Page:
inspiration, motivation, success, entrepreneur

 

My son has had a crush on a girl for sometime and, while driving him to school the other day, I nudged him once again to ask that girl out. He very much wanted to ask her out, but was afraid of being rejected and ruining the friendship. I encouraged him to “just do it” and he kept telling me that the time is not right yet.

Next time when I brought the topic up again, he told me quietly that he did ask the girl out a couple days ago, but the girl politely declined. I turned around and looked at him. He maintained a smile, yet looked a little sad. As a mother, I asked him if he was OK. He told me that he was very disappointed initially, but he was certainly much better.

He told me about a rule he has.

He has a rule of sevens to overcome sadness: seven hours, seven days and seven weeks. He allows himself to get sad or angry for a certain period of time.  For him, it can be seven hours, seven days or seven weeks. When the time is up, he tells himself that he needs to move on and stops dwelling on  situations that he can no longer change.

He uses this technique to get over losing matches at tennis too, which he plays competitively.

I was intrigued that he actually sets time aside to “mourn”. I asked him what he did during that time. He shrugged and said that he listens to sad music, plays warfare video games or simply goes for a run! A parent once told me that playing warfare video games could be a form of modern mourning. I finally understand what he was talking about.

I asked him how long it took to get over the rejection.  He said: “Oh, seven hours. I listened to my ‘sad music’ play list and spent several hours gaming. You asked me ‘what’s wrong?’ a couple days ago and I told you I didn’t want to about it.  That is why.”

“How do you feel now?” I asked again as I stopped the car near the school entrance.  “Mom, I am fine now. She moved on already. Why should I continue to feel sad?” he answered with a smile.

“What’s the longest time you have felt sad? And why have you chosen sevens?” I asked.

“The longest time I have ever felt sad is seven days, but I don’t remember what happened.  Oh, Seven is my lucky number.” He picked up his backpack, waved good-bye and walked into the school.

As a mother, I secretly hope that his heart will never be broken to such an extent that it would take him seven months or seven years to recover. At the same time, I’ve realized that I learned something from him today. I love the idea of allotting a fixed time to mourn and lick our wounds in our own personal ways.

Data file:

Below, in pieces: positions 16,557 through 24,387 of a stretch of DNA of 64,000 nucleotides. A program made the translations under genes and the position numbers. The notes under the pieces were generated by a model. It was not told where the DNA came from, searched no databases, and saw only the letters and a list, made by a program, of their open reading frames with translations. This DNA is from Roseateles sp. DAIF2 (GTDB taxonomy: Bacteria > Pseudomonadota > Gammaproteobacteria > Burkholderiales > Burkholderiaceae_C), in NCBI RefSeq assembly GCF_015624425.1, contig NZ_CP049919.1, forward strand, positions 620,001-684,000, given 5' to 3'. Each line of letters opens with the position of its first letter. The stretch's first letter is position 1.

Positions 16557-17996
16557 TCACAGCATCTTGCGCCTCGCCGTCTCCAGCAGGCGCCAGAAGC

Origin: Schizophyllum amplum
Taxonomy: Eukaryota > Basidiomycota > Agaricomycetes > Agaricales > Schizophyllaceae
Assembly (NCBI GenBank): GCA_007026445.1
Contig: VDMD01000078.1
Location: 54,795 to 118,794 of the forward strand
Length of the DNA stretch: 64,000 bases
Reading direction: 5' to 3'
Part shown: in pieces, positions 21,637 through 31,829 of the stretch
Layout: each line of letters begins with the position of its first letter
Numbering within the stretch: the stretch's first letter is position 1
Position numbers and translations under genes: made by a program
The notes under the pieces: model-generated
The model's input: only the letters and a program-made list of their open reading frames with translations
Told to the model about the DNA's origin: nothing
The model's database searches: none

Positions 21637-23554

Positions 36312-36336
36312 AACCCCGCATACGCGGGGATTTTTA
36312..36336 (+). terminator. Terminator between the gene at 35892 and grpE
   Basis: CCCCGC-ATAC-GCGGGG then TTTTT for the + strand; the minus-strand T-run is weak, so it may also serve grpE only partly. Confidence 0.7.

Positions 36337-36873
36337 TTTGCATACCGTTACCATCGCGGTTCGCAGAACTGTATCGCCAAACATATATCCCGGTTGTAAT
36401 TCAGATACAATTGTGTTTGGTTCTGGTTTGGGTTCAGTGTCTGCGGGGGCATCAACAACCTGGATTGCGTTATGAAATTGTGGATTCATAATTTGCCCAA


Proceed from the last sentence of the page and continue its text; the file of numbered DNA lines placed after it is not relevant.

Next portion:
Do you have your own rule of sevens? How do you overcome your sadness and despair?

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Pam Didner Headshot
Author

Pam Didner

Posted on

February 27, 2014

Category
Personal Journal
  • Nathan Wright

    Great story and I admire his courage and maturity with his approach. I have a 24 hour rule. If I have an issue with something or someone I need to take action on it within 24 hours or I let the issue go.

    • 24 hour is a good rule, Nathan! I love that you make yourself take action to proactively address the issues. Either deal with it or let it go. Thank you for sharing.

  • YOLOreferee

    Great post! I’ve learned to limit some things-like job rejections- to no more than an hour. Then I ask myself if I can improve in some way, did I do everything I could and take advantage of every opportunity to be successful. If the answer is “yes,” I move on. If the answer is “no,” it turns into a learning opportunity. So, either, it’s a win/win and something is gained.

  • Sandy Didner

    He is a very wise person. We all experience sadness, joy, disappointment, and success. How we cope with each reveals the strength of our characters. To win humbly is as important as it is to lose graciously. You should be proud of him.

  • I have a similar rule. I strongly believe that everything will be OK eventually and tomorrow is another day. No matter how sad/frustrated/disappointed I am at this moment, I always push myself to be OK next day. And it works.

  • Tami Lesh

    I’m intrigued about the notion of mourning via warfare video games.